Pill says the current surge in inflation is down to global factors and should dissipate, but that there was evidence that it would leave a mark on the UK's longer-term inflationary trends.
"Framing these issues in a more general setting, the risks to inflation, growth and employment in coming quarters will reflect both the sustainability of the recovery in demand and the persistence and magnitude of supply constraints," said Pill.
"In my view, that balance of risks is currently shifting towards great concerns about the inflation outlook, as the current strength of inflation looks set to prove more long lasting than originally anticipated," he added.
Image courtesy of the Bank of England.
For markets, the important question is how Pill's view on the economic outlook will influence his vote on whether or not to raise interest rates in the near future.
"I would have judged the necessary condition embedded in the MPC’s forward guidance
to have been met at the August meeting," he said.
The forward guidance referenced by Pill states that, "there is clear evidence that significant progress is being made in eliminating spare capacity and achieving the 2% inflation target sustainably.”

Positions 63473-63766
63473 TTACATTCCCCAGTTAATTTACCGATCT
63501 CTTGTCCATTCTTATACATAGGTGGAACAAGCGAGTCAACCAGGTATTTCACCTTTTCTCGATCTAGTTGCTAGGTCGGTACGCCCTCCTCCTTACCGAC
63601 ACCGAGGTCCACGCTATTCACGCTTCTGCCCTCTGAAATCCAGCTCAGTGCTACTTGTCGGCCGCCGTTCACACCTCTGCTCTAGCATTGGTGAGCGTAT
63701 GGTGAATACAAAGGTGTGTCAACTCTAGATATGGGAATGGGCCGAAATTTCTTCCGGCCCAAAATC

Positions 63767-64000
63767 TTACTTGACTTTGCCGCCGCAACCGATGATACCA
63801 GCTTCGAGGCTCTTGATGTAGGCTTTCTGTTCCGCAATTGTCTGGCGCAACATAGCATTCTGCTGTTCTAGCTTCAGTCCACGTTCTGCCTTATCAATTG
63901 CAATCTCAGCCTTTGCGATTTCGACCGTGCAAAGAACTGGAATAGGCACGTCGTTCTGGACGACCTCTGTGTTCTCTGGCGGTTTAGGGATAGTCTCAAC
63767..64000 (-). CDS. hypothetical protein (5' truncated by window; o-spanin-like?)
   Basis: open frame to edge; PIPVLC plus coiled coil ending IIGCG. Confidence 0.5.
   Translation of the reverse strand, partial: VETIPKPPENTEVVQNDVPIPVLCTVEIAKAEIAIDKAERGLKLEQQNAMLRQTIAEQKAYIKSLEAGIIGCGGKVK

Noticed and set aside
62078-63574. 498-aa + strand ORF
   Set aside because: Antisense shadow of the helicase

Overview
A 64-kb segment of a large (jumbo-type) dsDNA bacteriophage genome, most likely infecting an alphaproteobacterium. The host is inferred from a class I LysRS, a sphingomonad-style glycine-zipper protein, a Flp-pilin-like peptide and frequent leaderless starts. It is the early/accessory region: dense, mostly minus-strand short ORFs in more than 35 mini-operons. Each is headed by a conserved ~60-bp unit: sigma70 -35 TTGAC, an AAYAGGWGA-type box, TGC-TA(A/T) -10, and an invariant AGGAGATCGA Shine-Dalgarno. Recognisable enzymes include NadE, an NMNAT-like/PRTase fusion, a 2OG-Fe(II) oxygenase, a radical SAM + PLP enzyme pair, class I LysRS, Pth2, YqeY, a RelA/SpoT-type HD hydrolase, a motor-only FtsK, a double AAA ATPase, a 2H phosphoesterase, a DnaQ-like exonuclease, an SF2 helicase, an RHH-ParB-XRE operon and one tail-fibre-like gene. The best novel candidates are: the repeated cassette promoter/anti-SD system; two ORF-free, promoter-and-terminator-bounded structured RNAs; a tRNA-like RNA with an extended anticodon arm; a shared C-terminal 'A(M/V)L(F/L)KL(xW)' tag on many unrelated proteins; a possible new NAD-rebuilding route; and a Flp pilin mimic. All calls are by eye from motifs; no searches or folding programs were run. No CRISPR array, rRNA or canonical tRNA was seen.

On the face of this answer alone Pill would fall into the hawkish camp on the MPC, i.e. the group of thinkers who see fit to raise interest rates sooner rather than later.
But this haste leads some economists to worry the Bank is on course to make a mistake.
"We’re more worried about inflation than stagnation for now, but central banks are tempted to do what the ECB did in 2008 – hike when growth is slowing. That ended badly for Europe. The UK MPC seems to have itchier fingers than most despite also facing more growth hurdles than most," says Kit Juckes at Société Générale.
Juckes refers to what is widely considered a poor episode for monetary policy when the European Central Bank (ECB) hiked interest rates during a crisis.
The impact has scarred the ECB and informed their ultra-cautious approach ever since.